Today, vertical companies will dominate the adtech landscape. Source: Shutterstock.

Today, vertical companies will dominate the adtech landscape. Source: Shutterstock.

To stand up against giants, new-age advertising platforms must go ‘vertical’

MOVING into the fourth industrial revolution means companies have access to all the data they could possibly want.

As a result, advertising is being transformed as well. Digital ad platform owners such as Google and Facebook who faced little to no competition in the past are seeing new-age AdTech platforms embrace a ‘vertical’ strategy to delight customers and steal market share.

Simply put, a vertical market is one that is attuned to the specialized needs of an industry and does not serve a broader market.

Google and Facebook, for example, are horizontal, where they sell products and solutions to every industry. Walmart, on the other hand, caters primarily to e-commerce and retail brands.

Going vertical has many benefits.

Firstly, those that work at vertical companies are specialists, highly skilled in their niche. This allows them to serve consumers in ways that generalists in horizontal markets can’t.

For example, horizontal companies often lose out in sectors that directly affect the purchasing power of a consumer, such as real estate, healthcare, and education. With strict regulations, it is also difficult for them to penetrate new industries.

Aside from this, specialists in vertical companies put the human factor back into their interactions with consumers. They have the unique advantage of being able to speak consumer lingo, offering empathy in a way that generalists can’t.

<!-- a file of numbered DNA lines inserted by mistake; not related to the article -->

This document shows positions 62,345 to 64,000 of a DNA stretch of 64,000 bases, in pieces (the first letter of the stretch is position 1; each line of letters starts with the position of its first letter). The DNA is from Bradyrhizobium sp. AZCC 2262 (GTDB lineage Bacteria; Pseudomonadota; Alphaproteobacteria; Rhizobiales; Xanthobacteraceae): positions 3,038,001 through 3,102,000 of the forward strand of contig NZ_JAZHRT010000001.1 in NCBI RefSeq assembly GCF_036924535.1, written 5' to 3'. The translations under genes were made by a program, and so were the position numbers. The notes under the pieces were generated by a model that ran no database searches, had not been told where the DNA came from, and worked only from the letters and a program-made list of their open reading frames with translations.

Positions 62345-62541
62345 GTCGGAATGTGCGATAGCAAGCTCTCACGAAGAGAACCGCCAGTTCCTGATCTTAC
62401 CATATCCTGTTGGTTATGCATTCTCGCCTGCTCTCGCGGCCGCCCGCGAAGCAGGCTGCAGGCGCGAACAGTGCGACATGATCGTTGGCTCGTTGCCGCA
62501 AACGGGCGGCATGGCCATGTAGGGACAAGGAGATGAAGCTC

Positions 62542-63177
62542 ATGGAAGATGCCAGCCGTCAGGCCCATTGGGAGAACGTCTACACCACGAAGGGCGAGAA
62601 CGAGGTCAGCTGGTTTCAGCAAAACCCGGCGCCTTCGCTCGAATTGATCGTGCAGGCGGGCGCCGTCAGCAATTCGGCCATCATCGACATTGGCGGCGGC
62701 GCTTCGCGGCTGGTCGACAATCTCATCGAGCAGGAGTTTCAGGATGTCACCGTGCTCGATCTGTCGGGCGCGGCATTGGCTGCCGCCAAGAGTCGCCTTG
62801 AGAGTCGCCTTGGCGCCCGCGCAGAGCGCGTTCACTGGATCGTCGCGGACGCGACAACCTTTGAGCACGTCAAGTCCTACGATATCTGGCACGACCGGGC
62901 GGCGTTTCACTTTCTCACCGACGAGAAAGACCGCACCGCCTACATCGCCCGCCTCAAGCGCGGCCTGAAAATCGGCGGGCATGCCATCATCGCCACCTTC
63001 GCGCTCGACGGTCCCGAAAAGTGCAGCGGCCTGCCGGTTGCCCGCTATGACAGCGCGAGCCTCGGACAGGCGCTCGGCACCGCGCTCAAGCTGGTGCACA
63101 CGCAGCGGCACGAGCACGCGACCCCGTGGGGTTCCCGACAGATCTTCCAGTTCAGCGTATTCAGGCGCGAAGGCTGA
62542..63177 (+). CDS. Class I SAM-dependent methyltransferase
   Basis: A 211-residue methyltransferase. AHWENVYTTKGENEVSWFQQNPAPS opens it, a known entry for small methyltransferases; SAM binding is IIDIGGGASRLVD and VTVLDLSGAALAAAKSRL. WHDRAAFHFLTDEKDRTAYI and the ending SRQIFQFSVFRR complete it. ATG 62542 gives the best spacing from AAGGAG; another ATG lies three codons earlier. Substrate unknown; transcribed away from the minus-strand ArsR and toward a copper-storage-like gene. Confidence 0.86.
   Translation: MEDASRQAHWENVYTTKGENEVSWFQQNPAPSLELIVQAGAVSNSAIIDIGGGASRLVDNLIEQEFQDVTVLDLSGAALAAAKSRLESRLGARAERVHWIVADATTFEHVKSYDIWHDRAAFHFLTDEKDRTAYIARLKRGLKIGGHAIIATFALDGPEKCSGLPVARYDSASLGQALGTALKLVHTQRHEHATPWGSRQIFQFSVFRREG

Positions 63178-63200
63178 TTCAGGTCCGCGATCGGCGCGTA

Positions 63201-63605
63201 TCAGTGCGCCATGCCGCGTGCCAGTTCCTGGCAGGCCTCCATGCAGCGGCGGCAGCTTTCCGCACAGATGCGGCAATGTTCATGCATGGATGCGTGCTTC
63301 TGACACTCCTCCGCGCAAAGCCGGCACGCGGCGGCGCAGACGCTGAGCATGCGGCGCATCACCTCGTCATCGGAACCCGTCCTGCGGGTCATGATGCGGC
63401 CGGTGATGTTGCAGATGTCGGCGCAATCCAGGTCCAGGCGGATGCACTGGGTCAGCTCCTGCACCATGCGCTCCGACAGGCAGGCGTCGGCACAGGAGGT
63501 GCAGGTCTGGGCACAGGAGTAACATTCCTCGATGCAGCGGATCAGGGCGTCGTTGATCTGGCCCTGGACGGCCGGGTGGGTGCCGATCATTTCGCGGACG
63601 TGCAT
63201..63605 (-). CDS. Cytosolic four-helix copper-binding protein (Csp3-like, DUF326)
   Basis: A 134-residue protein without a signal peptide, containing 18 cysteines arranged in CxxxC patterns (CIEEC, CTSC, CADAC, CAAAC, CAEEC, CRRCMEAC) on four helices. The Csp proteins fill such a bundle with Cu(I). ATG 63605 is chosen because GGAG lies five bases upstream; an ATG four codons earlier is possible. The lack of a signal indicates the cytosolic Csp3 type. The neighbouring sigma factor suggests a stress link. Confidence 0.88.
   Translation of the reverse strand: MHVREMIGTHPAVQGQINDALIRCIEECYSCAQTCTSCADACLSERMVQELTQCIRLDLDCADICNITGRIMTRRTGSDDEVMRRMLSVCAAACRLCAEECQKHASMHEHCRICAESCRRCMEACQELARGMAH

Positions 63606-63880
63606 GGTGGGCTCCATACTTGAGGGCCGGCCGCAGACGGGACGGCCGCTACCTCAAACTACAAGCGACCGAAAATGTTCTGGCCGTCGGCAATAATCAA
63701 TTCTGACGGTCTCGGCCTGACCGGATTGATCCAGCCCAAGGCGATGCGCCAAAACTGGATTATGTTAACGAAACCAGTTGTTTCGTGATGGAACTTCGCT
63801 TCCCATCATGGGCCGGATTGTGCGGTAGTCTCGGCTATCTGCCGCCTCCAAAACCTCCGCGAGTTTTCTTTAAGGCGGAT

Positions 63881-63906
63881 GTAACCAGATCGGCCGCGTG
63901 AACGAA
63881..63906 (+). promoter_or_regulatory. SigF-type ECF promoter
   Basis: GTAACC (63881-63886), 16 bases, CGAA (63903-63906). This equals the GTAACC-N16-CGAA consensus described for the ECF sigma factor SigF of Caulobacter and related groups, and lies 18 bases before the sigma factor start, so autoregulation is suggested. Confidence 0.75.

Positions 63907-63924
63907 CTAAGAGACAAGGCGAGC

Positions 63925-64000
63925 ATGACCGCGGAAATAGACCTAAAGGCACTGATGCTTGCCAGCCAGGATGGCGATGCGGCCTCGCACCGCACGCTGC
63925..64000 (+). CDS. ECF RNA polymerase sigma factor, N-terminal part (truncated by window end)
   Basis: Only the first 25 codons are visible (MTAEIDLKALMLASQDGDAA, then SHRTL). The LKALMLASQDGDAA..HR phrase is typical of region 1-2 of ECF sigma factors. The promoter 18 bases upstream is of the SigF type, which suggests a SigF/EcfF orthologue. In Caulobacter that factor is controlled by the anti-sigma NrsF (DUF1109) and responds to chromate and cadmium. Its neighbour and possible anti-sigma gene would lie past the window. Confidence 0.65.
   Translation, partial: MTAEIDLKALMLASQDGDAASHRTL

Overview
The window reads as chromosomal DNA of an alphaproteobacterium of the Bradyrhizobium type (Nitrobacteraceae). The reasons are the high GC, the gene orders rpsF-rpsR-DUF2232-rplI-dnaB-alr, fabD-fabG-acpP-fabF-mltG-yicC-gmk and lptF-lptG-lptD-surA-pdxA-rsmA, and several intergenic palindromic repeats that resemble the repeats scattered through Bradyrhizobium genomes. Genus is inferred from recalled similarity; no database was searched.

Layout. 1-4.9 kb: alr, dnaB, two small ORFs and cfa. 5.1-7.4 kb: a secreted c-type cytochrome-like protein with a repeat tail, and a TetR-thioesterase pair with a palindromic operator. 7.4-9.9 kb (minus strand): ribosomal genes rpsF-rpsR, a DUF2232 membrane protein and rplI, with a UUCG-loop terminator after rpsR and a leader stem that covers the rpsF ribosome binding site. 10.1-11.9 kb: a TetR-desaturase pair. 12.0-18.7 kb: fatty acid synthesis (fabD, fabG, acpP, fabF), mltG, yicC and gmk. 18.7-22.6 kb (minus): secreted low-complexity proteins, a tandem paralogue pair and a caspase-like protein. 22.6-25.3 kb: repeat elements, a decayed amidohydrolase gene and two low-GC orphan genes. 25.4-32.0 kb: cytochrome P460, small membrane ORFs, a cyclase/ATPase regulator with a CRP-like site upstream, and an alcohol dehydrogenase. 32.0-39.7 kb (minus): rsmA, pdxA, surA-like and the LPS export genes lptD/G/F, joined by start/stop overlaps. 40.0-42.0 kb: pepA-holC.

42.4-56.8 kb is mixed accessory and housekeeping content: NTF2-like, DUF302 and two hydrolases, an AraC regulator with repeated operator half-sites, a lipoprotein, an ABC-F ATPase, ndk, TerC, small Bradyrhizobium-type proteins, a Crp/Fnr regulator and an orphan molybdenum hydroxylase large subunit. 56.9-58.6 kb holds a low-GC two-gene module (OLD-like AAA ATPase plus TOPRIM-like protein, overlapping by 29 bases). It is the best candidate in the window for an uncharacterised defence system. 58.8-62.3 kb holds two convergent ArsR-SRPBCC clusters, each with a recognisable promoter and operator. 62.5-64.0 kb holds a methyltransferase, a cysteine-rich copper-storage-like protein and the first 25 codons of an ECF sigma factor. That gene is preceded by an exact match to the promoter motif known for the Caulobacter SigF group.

Data is all around us today. However, not all are of use. With this being said, many horizontal companies possess a fair bit of offline and client data, which they are unable to harnessing for value.

Vertical companies, on the other hand, possess unique data. These are invaluable as certain industries lack online data that can boost targeted ad campaigns or predict consumer behavior.

Because verticals are so niche, they can write ad-targeting algorithms that are unique to their product.

These would already have factored in crucial aspects, such as a customer’s unique behavior and thought patterns when deciding if they should purchase the product.

Such intricacies are important. When the tech in use, whether it’s an analytics screen or a media buying dashboard, can relate to customers with endemic language and visualization, the chances of them buying increase exponentially.

Vertical and horizontal advertising platforms are ultimately built on top of each other.

Horizontal ad platforms can offer vertical partners a mix of integration, investment, and support. On the other hand, vertical players can offer horizontal companies new revenue streams from markets that are challenging to penetrate.

Fundamentally, such collaborations will benefit all parties involved, allowing advertising platforms to better serve businesses and consumers alike.